Patti Smith’s book “Just Kids” is conceivably saving me, and my work. Certainly, Smith’s life-long friendship with Robert Mapplethorpe is tender, if arcane. Their years as lovers and then friends are documented intimately in Smith’s memoir. But it is when she recalls her years as a poet and bohemian – sharing plates of food from her Chelsea Hotel hot plate, dressing in Salvation Army cast-offs, brushing shoulders with Warhol’s gang, with Janis and Jimmi – that I am moved. The artist’s life in New York in 1971 was exhilarating, if a little terrifying.
In Patti’s time, there were no artist grants, no slush-piles. Smith was just a “country mouse” from New Jersey, a girl who slept in Central Park for two weeks before she landed her first apartment in Brooklyn. But Patti never turned back. She stayed in slums and worked in bookshops and feverishly wrote poetry, for herself, and for her friends. She said she had everything she needed: there was burgeoning rock and roll. There was Bob Dylan, a man she revered and reveres still. And there was a whole posse of derelicts and hustlers and leather boys and poets that gathered in New York to make art because they needed to. They had each other.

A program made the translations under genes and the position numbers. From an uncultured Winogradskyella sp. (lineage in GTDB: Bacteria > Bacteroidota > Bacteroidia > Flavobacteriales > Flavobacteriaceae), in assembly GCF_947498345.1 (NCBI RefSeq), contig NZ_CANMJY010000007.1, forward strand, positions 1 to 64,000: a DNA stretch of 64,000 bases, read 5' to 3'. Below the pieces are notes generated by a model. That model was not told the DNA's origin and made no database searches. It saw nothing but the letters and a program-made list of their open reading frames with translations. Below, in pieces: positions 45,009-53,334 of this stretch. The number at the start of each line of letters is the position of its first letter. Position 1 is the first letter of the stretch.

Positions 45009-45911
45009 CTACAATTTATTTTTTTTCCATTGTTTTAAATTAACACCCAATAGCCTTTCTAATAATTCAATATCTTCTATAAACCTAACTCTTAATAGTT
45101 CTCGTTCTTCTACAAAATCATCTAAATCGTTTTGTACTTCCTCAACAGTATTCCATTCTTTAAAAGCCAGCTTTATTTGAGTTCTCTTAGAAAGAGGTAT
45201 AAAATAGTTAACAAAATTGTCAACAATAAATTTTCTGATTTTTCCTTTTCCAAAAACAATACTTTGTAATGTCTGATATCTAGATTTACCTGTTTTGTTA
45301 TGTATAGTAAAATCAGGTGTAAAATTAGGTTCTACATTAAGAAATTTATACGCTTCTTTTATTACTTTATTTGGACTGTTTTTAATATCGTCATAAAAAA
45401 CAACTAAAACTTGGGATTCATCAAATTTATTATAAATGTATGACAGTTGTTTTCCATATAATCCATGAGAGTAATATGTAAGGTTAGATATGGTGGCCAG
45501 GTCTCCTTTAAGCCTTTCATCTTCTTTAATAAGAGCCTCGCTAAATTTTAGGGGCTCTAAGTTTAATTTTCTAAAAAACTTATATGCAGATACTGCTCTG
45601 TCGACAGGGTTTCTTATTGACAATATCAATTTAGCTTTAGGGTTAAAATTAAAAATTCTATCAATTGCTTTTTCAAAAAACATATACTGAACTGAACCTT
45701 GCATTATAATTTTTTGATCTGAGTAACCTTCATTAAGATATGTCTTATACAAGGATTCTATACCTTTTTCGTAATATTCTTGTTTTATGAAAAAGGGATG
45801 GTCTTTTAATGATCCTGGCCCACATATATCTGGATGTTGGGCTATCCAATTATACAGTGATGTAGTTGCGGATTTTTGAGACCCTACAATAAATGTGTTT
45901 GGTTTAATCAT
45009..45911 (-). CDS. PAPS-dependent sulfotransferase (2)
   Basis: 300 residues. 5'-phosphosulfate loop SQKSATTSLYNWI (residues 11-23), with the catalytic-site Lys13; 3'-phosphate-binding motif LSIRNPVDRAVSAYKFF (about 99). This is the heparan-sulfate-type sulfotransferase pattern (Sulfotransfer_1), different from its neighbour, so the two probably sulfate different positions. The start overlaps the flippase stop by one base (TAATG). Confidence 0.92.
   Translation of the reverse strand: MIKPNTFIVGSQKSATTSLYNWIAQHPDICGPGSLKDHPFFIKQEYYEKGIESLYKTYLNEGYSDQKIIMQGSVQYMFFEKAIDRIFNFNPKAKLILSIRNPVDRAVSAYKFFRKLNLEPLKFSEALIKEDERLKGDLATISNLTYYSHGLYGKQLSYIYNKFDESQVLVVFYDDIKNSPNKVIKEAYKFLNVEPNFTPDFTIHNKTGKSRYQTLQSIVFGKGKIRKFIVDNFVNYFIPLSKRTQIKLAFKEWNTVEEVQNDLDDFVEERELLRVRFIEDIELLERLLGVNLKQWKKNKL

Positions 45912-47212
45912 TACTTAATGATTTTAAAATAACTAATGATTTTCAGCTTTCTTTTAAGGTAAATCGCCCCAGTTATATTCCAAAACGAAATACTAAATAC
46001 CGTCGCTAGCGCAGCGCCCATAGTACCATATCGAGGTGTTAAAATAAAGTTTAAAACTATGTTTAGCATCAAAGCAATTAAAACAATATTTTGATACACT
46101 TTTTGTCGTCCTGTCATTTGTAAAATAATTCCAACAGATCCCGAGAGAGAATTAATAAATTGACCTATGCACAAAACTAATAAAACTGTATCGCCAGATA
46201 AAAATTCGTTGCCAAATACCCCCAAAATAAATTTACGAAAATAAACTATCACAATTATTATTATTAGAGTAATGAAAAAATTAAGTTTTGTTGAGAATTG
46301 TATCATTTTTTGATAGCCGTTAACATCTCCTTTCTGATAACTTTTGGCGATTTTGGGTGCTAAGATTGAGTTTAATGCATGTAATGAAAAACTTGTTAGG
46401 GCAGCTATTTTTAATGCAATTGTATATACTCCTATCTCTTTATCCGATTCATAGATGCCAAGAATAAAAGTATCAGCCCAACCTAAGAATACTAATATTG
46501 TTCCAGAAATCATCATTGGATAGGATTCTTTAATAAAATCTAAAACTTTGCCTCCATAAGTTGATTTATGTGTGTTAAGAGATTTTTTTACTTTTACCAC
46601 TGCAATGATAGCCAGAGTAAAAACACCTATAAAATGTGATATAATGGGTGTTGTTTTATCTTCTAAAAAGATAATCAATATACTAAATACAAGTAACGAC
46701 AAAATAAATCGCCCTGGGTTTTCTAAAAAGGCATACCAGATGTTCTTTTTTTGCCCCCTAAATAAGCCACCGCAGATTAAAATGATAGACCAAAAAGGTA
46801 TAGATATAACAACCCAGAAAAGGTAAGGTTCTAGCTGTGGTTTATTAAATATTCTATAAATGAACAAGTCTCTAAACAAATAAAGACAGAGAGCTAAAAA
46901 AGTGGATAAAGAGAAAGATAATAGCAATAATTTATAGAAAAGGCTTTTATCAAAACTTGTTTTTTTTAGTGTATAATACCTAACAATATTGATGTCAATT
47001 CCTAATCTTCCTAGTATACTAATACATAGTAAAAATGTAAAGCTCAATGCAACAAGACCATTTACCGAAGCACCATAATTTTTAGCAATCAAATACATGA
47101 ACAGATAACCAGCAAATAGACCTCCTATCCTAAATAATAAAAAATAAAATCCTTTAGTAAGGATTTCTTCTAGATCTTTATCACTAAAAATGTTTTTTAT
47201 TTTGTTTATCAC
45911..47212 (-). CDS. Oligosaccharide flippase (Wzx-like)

Here in Vancouver, I often feel isolated in my writing. I compile my manuscript pages in the giant downtown public library, surrounded by diligent strangers. I attend film screenings and plays and gypsy jams with close friends, but we are not like Smith’s strange society of artists, drawing and writing “like wild, feral children into the night, until, exhausted, we fall into bed.” Now we type solitary tracts in sacred scraps of time, between grant proposals and theatre shifts, teaching gigs and cubicle assignments.
And still, somehow, my greatest pals are finding ways to quit the cubicle, to downsize apartments and sell cars and travel on their own dime to get the good story. We are still making weird art, and not for the chance to sell it but the chance to make it, to share it with each other. We look to Patti Smith and Mapplethorpe as our idols, the way she looked to Dylan, they way he looked to Rimbaud. Amid grumbles of not getting paid for publications, we still submit. Without a patron to buy our paintings, we still paint. And we are learning to treasure most our days between teaching gigs and theatre shifts, so that we may, for even a few hours a day, return to our feral, child-like states.